This is the first in a three part series on the development of Boeing's all-new jetliner. Part one examines market evaluations and the configuration and materials selection process. Tuesday's Part Two will explore the aircraft's systems, propulsion and performance and Wednesday's Part Three will look at the future production system and business model of the new jet.Until now, few answers about Boeing's next aircraft have been available and while the majority of its attributes have yet to be determined - including its launch - the all-new jet will be one aircraft, not two, and whose configuration will match the familiar tube and wing that defines commercial air transport today.
In recent months, Boeing has been quietly polling the worlds most influential airlines, offering them a veritable "grab-bag" of technologies, say industry officials, with the goal of identifying their future needs for an all new jet that is intended to first see revenue service in 2019 or 2020.
The task Boeing is now preparing itself to undertake - the development of the airframer's next generation narrowbody - is now in the early planning phases. By the Paris Air Show in June, Boeing will announce the direction its intends to advance, deciding between an all-new design or a re-engined 737.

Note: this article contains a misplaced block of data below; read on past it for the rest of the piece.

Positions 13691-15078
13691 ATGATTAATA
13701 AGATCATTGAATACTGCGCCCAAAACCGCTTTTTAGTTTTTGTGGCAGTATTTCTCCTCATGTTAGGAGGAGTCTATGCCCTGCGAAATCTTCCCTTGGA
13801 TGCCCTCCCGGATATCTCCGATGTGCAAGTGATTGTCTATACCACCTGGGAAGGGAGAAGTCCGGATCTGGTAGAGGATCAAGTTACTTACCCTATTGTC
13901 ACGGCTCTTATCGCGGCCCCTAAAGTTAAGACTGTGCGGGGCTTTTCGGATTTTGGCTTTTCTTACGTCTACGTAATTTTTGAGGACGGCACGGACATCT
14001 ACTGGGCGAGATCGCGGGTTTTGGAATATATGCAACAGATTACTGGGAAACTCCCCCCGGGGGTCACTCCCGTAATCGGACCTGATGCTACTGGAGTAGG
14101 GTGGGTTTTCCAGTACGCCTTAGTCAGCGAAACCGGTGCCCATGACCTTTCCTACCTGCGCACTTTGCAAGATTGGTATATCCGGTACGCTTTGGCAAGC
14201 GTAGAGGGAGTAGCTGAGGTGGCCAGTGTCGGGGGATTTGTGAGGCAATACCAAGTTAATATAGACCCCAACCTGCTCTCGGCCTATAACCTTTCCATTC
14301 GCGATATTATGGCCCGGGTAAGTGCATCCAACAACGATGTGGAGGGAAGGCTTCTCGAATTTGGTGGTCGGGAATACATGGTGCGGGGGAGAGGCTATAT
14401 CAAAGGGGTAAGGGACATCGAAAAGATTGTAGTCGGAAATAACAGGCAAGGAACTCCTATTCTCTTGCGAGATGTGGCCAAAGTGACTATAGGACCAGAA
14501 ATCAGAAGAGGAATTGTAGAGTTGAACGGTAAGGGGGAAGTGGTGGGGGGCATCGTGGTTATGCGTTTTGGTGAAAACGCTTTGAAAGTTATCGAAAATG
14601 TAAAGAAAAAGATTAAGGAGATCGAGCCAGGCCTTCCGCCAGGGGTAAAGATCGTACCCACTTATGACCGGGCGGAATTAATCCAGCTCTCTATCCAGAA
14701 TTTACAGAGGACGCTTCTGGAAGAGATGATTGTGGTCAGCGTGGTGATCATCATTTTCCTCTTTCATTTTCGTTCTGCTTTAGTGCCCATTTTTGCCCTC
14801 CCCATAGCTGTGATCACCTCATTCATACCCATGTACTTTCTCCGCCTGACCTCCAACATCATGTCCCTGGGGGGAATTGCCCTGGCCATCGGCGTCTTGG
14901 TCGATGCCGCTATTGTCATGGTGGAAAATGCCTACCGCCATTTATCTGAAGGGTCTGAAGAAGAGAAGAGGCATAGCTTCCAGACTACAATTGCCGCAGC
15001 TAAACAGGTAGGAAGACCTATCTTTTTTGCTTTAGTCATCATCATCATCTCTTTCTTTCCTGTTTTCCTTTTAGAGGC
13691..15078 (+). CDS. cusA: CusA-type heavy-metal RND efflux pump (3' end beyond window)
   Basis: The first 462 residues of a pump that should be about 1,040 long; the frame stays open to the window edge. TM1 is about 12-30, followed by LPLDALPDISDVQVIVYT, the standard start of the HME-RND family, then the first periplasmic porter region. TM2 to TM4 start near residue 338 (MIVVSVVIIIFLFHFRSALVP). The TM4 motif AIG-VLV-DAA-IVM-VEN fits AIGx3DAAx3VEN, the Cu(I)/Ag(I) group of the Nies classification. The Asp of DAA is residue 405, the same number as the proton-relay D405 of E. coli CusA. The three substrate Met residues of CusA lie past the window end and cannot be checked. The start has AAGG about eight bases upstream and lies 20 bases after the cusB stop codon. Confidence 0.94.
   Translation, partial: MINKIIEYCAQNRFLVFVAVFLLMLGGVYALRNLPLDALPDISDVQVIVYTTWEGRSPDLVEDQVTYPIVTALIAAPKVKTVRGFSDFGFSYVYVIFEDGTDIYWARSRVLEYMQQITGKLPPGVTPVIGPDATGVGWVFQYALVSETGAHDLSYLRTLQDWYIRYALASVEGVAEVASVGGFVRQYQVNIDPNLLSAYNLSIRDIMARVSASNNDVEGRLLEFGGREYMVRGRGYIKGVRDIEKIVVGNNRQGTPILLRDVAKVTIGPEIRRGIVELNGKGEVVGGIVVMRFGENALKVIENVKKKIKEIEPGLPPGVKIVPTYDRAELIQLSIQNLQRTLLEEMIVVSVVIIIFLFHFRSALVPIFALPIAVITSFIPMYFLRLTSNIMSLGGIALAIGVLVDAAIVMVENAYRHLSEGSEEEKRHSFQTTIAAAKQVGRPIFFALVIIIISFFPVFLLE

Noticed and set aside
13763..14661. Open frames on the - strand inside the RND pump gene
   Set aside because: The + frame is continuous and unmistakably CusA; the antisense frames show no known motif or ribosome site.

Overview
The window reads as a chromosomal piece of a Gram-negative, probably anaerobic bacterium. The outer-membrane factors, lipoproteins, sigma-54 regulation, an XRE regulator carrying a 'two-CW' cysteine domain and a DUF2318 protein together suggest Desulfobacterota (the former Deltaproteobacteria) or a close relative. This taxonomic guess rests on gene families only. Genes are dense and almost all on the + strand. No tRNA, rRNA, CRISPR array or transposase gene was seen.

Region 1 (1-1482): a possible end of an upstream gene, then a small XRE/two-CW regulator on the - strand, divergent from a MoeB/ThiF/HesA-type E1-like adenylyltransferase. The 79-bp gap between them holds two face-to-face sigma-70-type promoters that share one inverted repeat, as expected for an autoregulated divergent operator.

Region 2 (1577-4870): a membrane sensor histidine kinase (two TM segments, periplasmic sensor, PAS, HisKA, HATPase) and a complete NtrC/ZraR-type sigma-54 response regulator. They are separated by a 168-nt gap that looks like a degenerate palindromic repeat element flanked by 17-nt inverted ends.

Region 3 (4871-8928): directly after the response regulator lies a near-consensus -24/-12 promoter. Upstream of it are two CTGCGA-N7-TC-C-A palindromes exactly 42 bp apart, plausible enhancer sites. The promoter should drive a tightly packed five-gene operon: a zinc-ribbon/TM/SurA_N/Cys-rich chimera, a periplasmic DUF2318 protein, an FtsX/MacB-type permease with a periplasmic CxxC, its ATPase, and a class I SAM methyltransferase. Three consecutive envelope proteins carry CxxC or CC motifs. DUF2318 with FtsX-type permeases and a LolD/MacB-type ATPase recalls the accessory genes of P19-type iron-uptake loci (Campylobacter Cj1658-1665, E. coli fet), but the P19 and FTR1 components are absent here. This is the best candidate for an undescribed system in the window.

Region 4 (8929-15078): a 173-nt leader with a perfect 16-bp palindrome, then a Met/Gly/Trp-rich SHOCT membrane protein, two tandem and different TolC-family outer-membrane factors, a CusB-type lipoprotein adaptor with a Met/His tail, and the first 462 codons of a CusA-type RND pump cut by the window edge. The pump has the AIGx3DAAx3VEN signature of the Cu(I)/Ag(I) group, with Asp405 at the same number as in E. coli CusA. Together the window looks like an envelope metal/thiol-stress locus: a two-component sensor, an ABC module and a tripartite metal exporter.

If Boeing can replicate the design resiliency of the original 1967 737-100 and -200, then "getting it right" now means laying the groundwork for an aircraft that will evolve well into the latter half of the 21st century. Boeing has succeeded in evolving the 737, making incremental improvements to the aircraft over time, without having to make the multi-billion dollar investment to fully replace the narrowbody, all while maintaining its existing industrial footprint for ever increasing production.
Despite that longevity, what the market doesn't appear to want, says Mike Bair, vice president of Advanced 737 Product Development, is a re-engined 737: "I kind of characterize it as more underwhelmed than overwhelmed and almost all of them want to know what more we can do with a new airplane, so that's kind of where our focus is right now."
Though standing in the path of the all-new aircraft are significant unanswered questions about the commercial success of the 787 and what technology from its long-range twin can be used in a smaller platform. In charge of this effort is Bair, who first must answer the question from which all other answers will be yielded: What does the market want?